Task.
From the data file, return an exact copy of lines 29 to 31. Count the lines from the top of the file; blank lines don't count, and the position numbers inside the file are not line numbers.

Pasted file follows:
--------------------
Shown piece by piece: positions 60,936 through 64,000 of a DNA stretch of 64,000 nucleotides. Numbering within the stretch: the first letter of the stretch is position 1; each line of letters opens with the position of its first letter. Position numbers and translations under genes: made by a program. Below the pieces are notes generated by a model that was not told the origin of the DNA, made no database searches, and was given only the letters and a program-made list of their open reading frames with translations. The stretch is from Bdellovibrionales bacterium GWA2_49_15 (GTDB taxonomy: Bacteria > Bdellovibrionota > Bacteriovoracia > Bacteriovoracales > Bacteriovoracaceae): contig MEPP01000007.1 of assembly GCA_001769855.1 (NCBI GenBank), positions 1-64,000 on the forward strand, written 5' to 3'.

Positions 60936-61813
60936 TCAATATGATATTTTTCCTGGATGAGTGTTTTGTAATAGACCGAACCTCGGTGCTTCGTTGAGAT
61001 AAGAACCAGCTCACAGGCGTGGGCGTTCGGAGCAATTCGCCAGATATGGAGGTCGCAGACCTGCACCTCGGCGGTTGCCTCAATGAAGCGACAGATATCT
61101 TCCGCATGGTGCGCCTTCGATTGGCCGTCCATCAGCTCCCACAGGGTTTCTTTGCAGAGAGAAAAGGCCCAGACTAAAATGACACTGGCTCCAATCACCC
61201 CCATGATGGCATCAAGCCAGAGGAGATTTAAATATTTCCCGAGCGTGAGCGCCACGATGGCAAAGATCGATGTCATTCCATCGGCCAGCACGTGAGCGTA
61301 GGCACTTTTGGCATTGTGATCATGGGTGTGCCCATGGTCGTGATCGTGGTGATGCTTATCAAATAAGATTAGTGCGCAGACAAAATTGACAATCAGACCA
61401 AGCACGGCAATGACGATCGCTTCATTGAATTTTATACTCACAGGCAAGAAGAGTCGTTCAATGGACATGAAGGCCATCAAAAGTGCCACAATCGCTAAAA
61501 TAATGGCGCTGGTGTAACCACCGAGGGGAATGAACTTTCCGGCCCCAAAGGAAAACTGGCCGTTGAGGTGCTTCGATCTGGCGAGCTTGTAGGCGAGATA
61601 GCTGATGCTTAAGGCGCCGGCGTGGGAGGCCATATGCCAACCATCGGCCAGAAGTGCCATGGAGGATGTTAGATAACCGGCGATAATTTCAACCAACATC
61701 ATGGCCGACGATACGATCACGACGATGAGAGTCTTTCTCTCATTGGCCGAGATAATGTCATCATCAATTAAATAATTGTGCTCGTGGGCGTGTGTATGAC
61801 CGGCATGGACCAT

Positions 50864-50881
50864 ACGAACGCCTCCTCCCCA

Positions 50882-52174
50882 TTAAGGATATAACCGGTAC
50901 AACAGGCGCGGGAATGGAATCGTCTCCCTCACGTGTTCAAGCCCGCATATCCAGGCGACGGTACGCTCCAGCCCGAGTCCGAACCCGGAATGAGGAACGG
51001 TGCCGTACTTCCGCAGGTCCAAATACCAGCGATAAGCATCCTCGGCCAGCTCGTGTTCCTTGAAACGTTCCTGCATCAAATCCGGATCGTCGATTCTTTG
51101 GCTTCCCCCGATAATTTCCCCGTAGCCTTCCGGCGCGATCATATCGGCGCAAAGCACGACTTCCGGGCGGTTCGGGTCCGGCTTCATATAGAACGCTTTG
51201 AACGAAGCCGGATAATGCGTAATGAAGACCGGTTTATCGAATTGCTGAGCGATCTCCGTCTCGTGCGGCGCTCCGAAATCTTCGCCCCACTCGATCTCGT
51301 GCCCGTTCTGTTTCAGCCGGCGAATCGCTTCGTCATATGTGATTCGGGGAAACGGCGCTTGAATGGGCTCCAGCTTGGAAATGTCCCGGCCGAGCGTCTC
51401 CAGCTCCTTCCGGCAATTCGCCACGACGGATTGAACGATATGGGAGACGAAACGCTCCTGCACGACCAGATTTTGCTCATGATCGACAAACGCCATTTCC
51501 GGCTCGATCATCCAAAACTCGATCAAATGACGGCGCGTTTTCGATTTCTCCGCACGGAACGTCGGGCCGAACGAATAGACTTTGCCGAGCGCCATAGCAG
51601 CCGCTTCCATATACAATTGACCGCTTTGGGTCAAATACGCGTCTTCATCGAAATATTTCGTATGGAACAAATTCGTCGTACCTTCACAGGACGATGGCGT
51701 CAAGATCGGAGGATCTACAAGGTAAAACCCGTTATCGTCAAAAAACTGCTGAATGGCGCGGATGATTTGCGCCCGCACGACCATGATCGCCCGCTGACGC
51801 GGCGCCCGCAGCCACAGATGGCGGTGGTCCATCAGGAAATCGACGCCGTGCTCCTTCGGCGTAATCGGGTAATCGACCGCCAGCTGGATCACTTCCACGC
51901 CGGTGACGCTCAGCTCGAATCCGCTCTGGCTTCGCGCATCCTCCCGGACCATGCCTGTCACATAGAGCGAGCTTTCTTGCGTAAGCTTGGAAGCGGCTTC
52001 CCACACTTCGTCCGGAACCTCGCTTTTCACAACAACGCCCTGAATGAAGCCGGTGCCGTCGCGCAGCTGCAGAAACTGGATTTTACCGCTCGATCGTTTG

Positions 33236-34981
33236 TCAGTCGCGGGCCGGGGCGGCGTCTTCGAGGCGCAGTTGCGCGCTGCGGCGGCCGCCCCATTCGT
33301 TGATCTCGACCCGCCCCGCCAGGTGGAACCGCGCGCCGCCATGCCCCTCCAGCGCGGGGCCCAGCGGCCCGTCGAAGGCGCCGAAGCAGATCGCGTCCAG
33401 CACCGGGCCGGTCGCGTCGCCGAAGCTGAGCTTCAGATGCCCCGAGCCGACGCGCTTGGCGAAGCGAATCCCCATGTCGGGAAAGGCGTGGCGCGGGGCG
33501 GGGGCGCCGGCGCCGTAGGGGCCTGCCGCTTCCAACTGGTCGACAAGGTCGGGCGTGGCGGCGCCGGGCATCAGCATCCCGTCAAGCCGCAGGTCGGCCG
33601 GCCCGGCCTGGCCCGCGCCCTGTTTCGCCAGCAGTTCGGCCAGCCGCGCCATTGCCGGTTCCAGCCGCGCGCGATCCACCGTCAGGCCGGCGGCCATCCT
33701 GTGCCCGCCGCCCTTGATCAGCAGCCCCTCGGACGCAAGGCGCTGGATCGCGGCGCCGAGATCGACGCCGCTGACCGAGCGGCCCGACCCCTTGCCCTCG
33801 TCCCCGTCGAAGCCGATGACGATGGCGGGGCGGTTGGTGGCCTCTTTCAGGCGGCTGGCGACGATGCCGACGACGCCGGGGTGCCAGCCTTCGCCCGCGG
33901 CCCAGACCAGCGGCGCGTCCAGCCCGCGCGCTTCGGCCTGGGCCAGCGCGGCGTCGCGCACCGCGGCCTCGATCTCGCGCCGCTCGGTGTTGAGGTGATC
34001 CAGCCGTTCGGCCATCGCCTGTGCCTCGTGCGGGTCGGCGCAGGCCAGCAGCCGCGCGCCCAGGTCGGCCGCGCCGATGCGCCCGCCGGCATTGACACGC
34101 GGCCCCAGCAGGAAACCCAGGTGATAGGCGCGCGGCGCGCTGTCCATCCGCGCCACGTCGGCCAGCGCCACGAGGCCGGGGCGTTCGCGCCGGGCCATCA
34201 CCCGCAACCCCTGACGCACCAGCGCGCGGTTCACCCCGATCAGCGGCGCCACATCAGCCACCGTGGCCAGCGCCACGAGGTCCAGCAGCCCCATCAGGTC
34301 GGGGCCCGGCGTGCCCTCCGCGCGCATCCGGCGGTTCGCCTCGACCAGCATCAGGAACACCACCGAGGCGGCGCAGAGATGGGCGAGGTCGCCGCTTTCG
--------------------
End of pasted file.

Positions 33236-34981
33236 TCAGTCGCGGGCCGGGGCGGCGTCTTCGAGGCGCAGTTGCGCGCTGCGGCGGCCGCCCCATTCGT
33301 TGATCTCGACCCGCCCCGCCAGGTGGAACCGCGCGCCGCCATGCCCCTCCAGCGCGGGGCCCAGCGGCCCGTCGAAGGCGCCGAAGCAGATCGCGTCCAG